Experts Warn Of Rise In Abuse Of Elderly And Vulnerable
A new system that takes lasting powers of attorney completely digital has gotten mixed reviews from expert lawyers, who stress the need for safeguarding the elderly and vulnerable.
The Office of the Public Guardian (OPG) has today (17 July) unveiled a new digital system for the LPA process, which it says will cut down wait times for the application and when quick decisions are needed for a loved ones’ health or finances.
Previously, the initial application to get an LPA was online, but the process to get checks completed by banks and other organisations was all done on paper. The new system, which comes into effect today (17 July) for new LPA applications, proposes an online ID for the applicant which the organisations can see to speed up the process.
Later life experts at national law firm Irwin Mitchell say a quicker process is welcome, but raises questions about safeguarding and may increase abuse.
Expert Opinion“There are only two ways this can go: faster or disaster. Faster because the process would cut a lot of the red tape around getting LPA applications sorted, and disaster because safeguarding needs are a risk with any digital process, making it ripe for abuse.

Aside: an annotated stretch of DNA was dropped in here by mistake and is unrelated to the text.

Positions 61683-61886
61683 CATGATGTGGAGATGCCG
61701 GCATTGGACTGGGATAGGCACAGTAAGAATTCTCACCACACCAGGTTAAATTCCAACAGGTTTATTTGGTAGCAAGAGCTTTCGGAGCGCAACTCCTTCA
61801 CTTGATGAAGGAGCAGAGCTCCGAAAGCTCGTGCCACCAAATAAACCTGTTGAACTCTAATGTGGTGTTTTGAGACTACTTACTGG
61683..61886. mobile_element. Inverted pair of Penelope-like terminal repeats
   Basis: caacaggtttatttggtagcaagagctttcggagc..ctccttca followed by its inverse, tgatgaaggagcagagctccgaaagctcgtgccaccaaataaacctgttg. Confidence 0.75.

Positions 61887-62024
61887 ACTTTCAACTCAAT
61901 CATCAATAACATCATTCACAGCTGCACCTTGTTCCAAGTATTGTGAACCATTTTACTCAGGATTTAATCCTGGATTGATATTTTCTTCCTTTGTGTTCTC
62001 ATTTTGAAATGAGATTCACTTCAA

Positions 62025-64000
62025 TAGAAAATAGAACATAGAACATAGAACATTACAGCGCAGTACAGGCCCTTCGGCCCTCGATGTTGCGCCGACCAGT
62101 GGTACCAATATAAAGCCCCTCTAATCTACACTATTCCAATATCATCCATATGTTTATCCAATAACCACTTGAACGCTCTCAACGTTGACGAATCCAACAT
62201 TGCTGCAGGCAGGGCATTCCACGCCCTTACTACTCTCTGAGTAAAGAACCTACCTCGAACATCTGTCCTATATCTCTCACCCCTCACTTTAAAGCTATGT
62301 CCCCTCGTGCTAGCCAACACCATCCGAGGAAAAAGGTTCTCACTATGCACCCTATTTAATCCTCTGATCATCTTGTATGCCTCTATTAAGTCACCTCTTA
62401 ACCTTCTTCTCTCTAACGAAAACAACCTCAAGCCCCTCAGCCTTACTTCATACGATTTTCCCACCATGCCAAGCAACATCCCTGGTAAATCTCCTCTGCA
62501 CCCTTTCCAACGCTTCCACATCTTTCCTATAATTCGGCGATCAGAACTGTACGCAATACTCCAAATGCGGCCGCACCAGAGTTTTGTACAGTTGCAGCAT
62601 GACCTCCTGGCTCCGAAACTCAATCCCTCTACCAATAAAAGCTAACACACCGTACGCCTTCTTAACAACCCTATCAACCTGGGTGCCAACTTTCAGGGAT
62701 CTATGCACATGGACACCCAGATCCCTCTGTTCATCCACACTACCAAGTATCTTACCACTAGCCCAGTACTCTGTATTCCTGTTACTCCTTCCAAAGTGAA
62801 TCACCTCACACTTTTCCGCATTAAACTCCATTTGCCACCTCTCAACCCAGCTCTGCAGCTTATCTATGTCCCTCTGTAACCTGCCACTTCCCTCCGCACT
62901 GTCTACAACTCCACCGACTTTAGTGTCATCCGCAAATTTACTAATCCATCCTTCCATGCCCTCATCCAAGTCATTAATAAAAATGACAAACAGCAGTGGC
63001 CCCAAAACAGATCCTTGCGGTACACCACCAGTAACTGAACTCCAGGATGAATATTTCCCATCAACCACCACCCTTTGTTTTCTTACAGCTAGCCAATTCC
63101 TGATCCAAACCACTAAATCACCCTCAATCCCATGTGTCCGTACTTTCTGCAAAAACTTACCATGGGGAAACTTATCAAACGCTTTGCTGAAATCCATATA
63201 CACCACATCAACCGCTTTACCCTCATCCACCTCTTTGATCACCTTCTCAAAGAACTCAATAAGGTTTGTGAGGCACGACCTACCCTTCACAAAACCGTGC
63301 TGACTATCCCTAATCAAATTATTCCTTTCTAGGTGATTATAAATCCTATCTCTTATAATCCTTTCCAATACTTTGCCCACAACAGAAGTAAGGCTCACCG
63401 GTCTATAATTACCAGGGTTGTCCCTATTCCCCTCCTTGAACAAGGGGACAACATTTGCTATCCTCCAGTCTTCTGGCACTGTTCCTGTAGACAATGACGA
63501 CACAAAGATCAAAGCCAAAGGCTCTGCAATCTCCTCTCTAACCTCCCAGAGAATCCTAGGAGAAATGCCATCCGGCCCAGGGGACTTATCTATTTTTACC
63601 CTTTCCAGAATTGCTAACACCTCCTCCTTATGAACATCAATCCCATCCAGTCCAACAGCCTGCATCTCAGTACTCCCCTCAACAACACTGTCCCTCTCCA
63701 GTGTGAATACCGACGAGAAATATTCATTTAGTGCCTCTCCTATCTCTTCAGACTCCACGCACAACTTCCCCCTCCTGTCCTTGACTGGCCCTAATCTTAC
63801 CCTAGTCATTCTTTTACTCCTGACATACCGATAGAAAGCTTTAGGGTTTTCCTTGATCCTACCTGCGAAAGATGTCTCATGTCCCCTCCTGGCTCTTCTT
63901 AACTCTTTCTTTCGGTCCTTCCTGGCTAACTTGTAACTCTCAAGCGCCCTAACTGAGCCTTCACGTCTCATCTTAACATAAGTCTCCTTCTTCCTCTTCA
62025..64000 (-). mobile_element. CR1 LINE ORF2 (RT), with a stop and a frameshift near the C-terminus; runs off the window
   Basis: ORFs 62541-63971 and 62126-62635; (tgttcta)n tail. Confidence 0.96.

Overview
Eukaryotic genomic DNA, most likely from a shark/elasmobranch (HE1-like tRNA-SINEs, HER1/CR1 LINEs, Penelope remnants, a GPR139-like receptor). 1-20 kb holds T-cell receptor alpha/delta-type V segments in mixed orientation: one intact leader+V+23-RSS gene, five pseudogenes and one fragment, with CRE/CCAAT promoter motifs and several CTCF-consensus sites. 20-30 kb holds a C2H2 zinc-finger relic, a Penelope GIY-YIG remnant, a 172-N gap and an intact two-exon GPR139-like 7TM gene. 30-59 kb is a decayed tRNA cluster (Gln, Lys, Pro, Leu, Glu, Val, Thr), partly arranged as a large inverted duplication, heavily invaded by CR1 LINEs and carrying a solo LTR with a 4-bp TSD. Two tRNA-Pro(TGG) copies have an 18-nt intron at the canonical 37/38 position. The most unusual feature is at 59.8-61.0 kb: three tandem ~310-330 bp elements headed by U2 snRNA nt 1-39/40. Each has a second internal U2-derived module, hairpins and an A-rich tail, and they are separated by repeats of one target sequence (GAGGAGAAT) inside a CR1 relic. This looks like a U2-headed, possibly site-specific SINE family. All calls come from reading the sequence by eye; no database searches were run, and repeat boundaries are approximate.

“The announcement raises a lot of questions around how the online system would work. The devil is in the detail with this – will communication be properly handled, how it will handle those who aren’t set up for digital yet and the stringency of the process outside just sending financial documents all come to mind.
“Mitigating any risk of more abuse should be front and centre of any changes. We’ve been successful in resisting a fully online service and maintaining wet signatures for this very reason; there’s also the issue that the secure code could be open to abuse, with it being found by someone else and used to get access to sensitive information.” Kelly Greig - Partner
There are two types of LPAs: one for health and welfare, and one for finances. LPA applications are steadily increasing, with data from the Ministry of Justice showing 239,647 LPA applications were received in January to March 2020 — up 5 per cent from the same quarter last year.
Kelly continued: “If the abuse is prolonged, then the situation can lead to an emotionally draining and costly will dispute battle where it’s clear that finances and assets could have been mishandled. We may see more mental capacity-related disputes after death if the system isn’t watertight.
“Anything that is going to speed up the process by which lasting power of attorney documents get noted on the files and the relevant intuitions and they allow you to act is to be welcomed; the current process is far too long to the detriment of the person who’s lost capacity. However, at the heart of this are the elderly and vulnerable who need protecting, and their best interests need to be ring-fenced every step of the way.”